The future is here: how robots are shaping the health care industry

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Remote health services soared during the pandemic, when patients avoided offices.Many states already have extended temporary telehealth measures that were set to expire.Bills pending in state legislatures would allow more services to be provided virtually or mandate that insurers cover them.More than two dozen states also have made permanent some telehealth coverage requirements for private insurers.Many in health care insist the service has proved its value in complementing in-person care

What if the next time you stepped into a hospital, a robot stood alongside your nurse?

Robots could provide a solution that eases some of the stress put on the health care system due to the pandemic.

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According to Intel, health care systems have increased the use of robots in hospitals during the COVID-19 pandemic to minimize exposure to the virus among nurses. Responsible for a number of tasks, robots deliver food and drugs, check a patient’s vitals and disinfect spaces.

Elberton Memorial Hospital in Elberton, Georgia, has two sanitizing robots that use UV Light to deactivate coronavirus and other pathogens in two minutes, according to Business Wire. These robots can disinfect an entire room in less than 15 minutes allowing for a faster turnover in rooms and giving nurses more time to attend to other patients.

Robots are not only used in clinical settings but, they are also found to be resourceful in nursing homes.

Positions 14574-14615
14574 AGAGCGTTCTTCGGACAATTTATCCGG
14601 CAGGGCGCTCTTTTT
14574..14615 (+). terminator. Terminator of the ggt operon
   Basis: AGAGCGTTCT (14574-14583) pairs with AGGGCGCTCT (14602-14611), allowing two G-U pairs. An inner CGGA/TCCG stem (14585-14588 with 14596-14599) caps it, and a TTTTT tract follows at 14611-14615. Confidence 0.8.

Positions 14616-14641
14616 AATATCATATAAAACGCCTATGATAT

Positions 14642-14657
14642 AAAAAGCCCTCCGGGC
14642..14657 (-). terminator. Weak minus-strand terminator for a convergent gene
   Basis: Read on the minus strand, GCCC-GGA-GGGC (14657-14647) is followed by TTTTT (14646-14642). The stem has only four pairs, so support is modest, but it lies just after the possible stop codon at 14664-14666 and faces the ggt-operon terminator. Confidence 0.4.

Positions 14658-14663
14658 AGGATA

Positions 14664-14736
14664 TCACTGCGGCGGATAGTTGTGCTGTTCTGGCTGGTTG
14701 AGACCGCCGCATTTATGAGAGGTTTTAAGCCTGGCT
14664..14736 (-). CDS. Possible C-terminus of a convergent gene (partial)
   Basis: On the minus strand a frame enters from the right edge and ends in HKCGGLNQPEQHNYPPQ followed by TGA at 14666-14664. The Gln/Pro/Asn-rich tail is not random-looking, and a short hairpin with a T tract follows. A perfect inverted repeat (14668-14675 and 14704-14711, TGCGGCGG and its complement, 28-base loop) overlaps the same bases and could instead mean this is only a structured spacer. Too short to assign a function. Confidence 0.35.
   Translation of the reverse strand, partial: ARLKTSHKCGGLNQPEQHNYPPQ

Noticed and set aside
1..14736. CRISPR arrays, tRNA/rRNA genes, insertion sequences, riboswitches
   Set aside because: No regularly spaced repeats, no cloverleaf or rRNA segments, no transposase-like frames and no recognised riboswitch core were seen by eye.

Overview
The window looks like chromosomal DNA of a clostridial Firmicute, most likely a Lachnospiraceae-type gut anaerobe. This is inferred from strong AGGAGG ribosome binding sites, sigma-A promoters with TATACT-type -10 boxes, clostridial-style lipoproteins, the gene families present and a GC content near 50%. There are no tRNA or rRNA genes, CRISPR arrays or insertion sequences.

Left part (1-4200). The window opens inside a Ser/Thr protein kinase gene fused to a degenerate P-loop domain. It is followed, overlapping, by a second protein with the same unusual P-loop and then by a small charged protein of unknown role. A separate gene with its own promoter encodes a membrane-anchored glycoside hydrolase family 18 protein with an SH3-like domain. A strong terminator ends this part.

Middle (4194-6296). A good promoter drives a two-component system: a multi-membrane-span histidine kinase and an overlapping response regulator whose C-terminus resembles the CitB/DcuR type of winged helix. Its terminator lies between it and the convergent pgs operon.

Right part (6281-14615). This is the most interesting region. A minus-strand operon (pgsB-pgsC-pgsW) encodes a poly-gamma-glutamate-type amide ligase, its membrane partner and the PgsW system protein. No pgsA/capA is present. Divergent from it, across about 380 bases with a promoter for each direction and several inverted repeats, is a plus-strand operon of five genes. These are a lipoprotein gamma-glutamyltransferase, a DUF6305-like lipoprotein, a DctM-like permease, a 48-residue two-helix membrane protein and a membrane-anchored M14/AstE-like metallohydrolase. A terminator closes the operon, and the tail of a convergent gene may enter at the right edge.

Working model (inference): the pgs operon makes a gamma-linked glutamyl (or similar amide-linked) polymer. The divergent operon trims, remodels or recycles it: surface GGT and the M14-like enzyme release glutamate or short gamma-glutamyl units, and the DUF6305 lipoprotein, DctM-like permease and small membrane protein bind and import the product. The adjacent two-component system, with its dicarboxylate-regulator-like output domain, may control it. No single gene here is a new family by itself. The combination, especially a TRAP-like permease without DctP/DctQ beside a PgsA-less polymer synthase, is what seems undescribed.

Stevie the robot was introduced to Knollwood Military Retirement Community in Washington, D.C. where the robot would lead bingo games or trivia nights at the retirement home. The robot patrols hallways to make sure there aren’t any wandering residents, performs routine cleaning duties and can speak in multiple languages, displaying subtitles on its screen.

Robots are used to support nurses and are not intended to replace them.

“It’s a force multiplier for care staff,” said Connor McGinn, one of the engineers behind Stevie. “It’s not to replace people, but it’s to augment how people care for people.”

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A Texas-based company, Diligent Robotics, created the Moxi robot to help nursing staff with tasks that do not require meeting patients. First brought to Shannon Medical Center in San Angelo, Texas, Moxi assists with distributing PPE, delivering medications and lab samples and running patient supplies in hospitals.

According to, the founders of Diligent Robotics found that nurses spend 30% of their time gathering supplies. This takes away from patient care, so the robot Moxi was then created.

Shannon Medical Center Director of Innovation, Steven Short told FOX West Texas that the robot will increase staff satisfaction and will be, “(a) time saver for our nurses and allow them to spend more time caring for our patients which is what we want our nurses to do.”

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